Monday, 9 September 2013

Al fresco

Henry Porter says he's surprised by what he deems a lack of interest in defending privacy and wonders if it is he who's out of step with most other people. I think he probably is. I get his sense of privacy, but circumstances (seem to) have changed from the days when solitude was the model.

There's a bathing scene in the TV adaptation of Shogun. The main character Blackthorne-who's an English sailor shipwrecked in 17th century Japan-finds his lovely interpreter, Lady Mariko naked and bathing in her pool. He's stunned when she invites him to join her. She explains the crowded nature of Japan means they developed different forms of privacy.

Those who come from rural areas can find city folk unfriendly, its similar. All in regulating your gaze. When people post their pictures on-line, they at times object to those putting their images to uses they don't approve of. The criticism of that has been they've undermined their own privacy by publishing them in public spaces. The criticism has some validity, however, the objection also shows the shifting nature of privacy in cyberspace.

Those who administer and run things are always monitoring what the public will accept and how. 'Obesity' has already displayed that people don't object the idea of whole bodies and lives being submerged in what purports to be science. As long as that is in people they're distanced from through defining them as disease. That has been a surprise to many in authority. You can see how slow they have been to try and exploit such a comparatively open goal.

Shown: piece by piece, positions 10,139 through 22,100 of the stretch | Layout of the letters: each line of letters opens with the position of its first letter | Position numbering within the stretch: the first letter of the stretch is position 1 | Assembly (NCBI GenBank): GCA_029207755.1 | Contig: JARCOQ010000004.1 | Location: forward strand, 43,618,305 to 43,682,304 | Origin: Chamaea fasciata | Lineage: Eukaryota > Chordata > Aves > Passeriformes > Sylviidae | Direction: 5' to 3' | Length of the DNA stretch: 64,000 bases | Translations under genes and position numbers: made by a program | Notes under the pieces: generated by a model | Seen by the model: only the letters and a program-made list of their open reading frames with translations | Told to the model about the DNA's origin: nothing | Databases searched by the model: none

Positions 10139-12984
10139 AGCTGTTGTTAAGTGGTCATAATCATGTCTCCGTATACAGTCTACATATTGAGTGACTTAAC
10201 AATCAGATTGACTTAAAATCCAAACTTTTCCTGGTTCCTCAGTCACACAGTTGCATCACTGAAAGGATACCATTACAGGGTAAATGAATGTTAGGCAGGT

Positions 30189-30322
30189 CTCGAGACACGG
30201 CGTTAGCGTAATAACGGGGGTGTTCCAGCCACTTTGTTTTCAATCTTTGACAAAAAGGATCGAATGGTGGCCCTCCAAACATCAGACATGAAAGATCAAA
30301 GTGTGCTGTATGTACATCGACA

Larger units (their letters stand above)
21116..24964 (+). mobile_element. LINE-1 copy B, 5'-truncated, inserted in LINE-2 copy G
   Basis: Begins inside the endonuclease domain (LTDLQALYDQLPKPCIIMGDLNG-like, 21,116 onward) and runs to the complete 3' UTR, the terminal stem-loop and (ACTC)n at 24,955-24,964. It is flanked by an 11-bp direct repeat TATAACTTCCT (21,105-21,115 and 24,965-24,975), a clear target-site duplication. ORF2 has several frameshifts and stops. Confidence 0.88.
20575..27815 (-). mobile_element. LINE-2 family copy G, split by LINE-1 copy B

That defining people as a disease process and their lives as that unfolding, hasn't raised instinctive objections shows that people's sense of privacy as either having shifted, or being revealed as not important as it might have seemed, this time under the influence of what is and what purports to be science.

At least with your e-mails and such, the authorities are snooping on what you actually write of your own volition. Your internet footprint at least has the possibility of revealing something real about you. It is something you have some control over shaping.

The 'obesity' construct on the other hand hollows out real human existence and imposes on it a script it expects people to act out. Both 'obese' and the peer pressure chorus. I've said for a long time that you can see the desire through it. To be able to look at anyone person and see their own life.

Whether its the notion that our thoughts will soon be easy to read, our notions of privacy may soon be redundant in any case, that's the aim. The desire of those who run things to know us inside out has been evident forever.

People have willingly sold information on what they buy, for the prospect of "reward points", something akin to a coupon system.

Porter doesn't seem to have been cognisant of this, let alone its implications, just like everyone else.We notice things in our orbit that have meaning to us. The most obviously bad idea can hide in plain sight as long as it finds the right route, or targets.

Who knows, given human kind advanced from smaller tribes and villages where everyone knows everyone and most of the business, perhaps the real aberration was of privacy as based on a model of individuality and solitude. 

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